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Illustration: Sarah Grillo/Axios

No one really wants this job, but millions of households may need their own Thanksgiving bouncer. The cover charge is a negative COVID test, done ahead of arrival or outside the front door.

Why it matters: Normalizing rapid tests is a practical way to help extended families feel a little more normal around the holiday dinner table.

  • You may have relatives who aren't vaccinated (or won't say) — or babies or immunocompromised guests who are vulnerable to breakthrough infections.

How it works: If you're hosting, let your guests know ahead of their arrival that you'll be testing everyone at the door for their own safety. If you're a guest who's anxious about attending without testing, talk to your host now about their plans and how you can help.

  • Depending on your budget, you might offer to pick up the tab for everyone's tests, or hosts might ask guests to pay for their own.
  • At-home antigen tests cost around $25 for a box of two.
  • Alternatively, guests who have gotten a PCR test within a couple of days prior could bring evidence of their negative results. PCR rapid tests can be obtained same-day but are generally much more expensive.

The other side: Rapid antigen tests overall aren't quite as accurate as PCR tests. In theory, a false positive could leave guests out in the cold (or quarantined in a bedroom) while a false negative could give an undue sense of security.

  • But false results aren't common, Gigi Gronvall, an immunologist by training and is a senior scholar at Johns Hopkins Center for Health Security, told Axios. "If you perform the test correctly, you should feel confident if it's a positive, it's a real positive."
  • Since the rapid antigen tests are less sensitive than PCR tests, a negative result might simply indicate a person doesn't have enough replicated virus to test positive yet.
  • "If you are negative, you can draw some comfort in that but it doesn't mean you'll always be negative. You just might be below the threshold. But you also might not, at that moment, be as much of a danger to somebody else either," Gronvall said.
  • One extra precaution may be to purchase enough tests for a re-test, or to ask guests to test on their own before and then again when they arrive for the meal.

But, but, but: "If you are symptomatic, if you have been exposed to somebody with [COVID], I would recommend that you get the gold standard PCR test," Leana Wen, an emergency physician and public health professor at George Washington University, told Axios.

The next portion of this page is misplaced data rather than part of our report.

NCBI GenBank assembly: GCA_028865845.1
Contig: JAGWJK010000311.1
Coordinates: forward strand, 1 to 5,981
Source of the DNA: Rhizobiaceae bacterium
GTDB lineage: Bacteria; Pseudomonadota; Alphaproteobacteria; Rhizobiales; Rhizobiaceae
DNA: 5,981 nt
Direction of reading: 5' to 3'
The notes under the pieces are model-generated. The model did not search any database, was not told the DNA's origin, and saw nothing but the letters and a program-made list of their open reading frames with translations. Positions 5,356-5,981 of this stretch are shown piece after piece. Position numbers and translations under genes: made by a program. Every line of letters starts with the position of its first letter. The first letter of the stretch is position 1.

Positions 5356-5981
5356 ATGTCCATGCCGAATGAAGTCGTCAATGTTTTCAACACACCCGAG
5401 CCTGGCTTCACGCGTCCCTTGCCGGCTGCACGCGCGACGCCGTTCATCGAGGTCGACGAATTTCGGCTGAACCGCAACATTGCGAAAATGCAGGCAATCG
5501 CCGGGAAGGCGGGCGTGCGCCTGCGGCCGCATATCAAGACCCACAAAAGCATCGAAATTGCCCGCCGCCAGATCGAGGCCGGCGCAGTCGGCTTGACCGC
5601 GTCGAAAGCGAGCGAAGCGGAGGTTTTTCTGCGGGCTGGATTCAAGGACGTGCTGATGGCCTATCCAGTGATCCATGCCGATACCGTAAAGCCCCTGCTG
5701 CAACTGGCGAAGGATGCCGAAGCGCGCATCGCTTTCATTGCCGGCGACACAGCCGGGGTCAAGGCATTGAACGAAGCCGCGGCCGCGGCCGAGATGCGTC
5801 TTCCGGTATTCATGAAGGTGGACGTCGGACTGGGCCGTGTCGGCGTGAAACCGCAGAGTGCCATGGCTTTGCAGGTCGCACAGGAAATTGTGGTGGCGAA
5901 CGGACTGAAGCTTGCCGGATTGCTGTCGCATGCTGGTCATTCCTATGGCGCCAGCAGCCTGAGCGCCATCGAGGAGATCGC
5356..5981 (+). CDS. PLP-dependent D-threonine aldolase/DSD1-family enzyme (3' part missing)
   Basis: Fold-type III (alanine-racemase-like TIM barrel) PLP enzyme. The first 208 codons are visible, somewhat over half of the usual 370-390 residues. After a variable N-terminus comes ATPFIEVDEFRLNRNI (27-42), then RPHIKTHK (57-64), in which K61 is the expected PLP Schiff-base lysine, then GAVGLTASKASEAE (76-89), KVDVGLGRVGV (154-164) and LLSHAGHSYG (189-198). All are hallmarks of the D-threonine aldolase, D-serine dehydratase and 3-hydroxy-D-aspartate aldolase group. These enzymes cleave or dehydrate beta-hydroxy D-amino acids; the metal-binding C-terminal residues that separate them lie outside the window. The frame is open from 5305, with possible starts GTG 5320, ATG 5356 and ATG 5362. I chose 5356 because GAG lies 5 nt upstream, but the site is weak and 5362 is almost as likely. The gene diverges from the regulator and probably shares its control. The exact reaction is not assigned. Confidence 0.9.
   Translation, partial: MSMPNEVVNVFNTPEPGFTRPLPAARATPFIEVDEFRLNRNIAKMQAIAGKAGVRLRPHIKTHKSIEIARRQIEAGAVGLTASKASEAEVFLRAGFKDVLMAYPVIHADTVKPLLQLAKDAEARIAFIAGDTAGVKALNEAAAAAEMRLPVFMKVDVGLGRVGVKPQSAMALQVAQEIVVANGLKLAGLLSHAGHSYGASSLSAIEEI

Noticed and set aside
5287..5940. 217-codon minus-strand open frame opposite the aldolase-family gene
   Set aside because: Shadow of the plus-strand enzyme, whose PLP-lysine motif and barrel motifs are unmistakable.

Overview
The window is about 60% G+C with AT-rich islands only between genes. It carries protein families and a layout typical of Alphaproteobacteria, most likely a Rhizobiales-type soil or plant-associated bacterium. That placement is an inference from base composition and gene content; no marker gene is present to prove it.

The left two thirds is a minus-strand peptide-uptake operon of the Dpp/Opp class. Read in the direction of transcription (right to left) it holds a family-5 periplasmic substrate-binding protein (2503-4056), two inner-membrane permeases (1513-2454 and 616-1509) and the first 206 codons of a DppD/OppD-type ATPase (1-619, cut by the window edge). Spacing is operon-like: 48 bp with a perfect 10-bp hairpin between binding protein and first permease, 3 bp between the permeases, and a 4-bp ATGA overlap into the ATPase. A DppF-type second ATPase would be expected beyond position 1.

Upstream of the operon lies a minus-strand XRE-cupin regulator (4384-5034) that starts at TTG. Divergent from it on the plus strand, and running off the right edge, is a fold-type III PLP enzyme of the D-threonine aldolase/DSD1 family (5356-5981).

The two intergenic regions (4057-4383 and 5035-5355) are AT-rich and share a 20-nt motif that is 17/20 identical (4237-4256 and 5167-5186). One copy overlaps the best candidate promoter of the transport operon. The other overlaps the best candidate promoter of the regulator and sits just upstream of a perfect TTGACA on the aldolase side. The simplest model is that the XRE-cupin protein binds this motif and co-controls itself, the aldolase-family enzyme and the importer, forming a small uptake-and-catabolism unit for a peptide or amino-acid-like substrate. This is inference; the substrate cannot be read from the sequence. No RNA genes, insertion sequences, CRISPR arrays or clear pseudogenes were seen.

• "But if you don't have any symptoms and you're using this test to find out, 'Should I hang out with this group of people today or not?', the rapid antigen test is very good for that kind of screening purpose."

Between the lines: Beyond requiring tests for entry, there are other tweaks that can help make Thanksgiving a bit safer.

  • Opening windows to improve air circulation only goes so far because people want to be comfortable, Gronvall said.
  • Those with electronic thermostats can improve airflow by setting their fan to "on" versus "auto" and replacing air filters on their heating systems with MERV Rating 13 filters.
  • People can also purchase portable HEPA air filtration devices at hardware stores or national retailers or create their own filtration devices using a box fan, Gronvall said.

The bottom line: Enforcing testing rules at your holiday gathering can reduce the chances of COVID spread. But there's no way to eliminate the risk when people are gathering.

  • "Tests are a moment in time, and no test is going to give perfect visibility into whether or not you're infectious," Gronvall said.

Go deeper

Tina Reed, author of Vitals
16 hours ago - Health

U.S. on the lookout for Omicron cases

Illustration: Sarah Grillo/Axios

Laboratories across the U.S. are on the lookout for the new COVID-19 variant Omicron, which officials have said will almost inevitably be detected here.

Why it matters: The world is on high alert as scientists race to understand if the variant could be a game-changer in the pandemic. Early detection, in theory, gives officials more time to understand its characteristics and respond.

Nov 30, 2021 - Health

FDA panel backs Merck's antiviral COVID pill

The Merck Cherokee Plant in Riverside, Pa. Photo: Paul Weaver/SOPA Images/LightRocket via Getty Images

An FDA advisory panel on Tuesday voted 13-10 to endorse an antiviral pill developed by Merck and Ridgeback Biotherapeutics to treat adults at high risk of becoming severely ill from COVID-19, despite concerns over its effectiveness and safety.

Why it matters: Oral antiviral drugs designed to prevent or treat COVID-19 could be key pandemic-fighting tools, if proven effective, especially as new variants emerge. If authorized, the Merck drug, known as molnupiravir, would be the first treatment of its kind to be made available in the U.S.

Omicron variant detected in more countries

The Galeao International airport in Rio de Janeiro, Brazi. Photo: Mauro Pimentel/AFP via Getty Images

Nigeria, Saudi Arabia and South Korea on Wednesday became the latest countries to report cases of the Omicron variant of COVID-19. They followed similar announcements made in Brazil and Japan on Tuesday.

Why it matters: The arrival of the "variant of concern" in more countries underscores the difficulties governments are facing as they seek to reopen economies stalled by nearly two years of pandemic restrictions in the era of global air travel.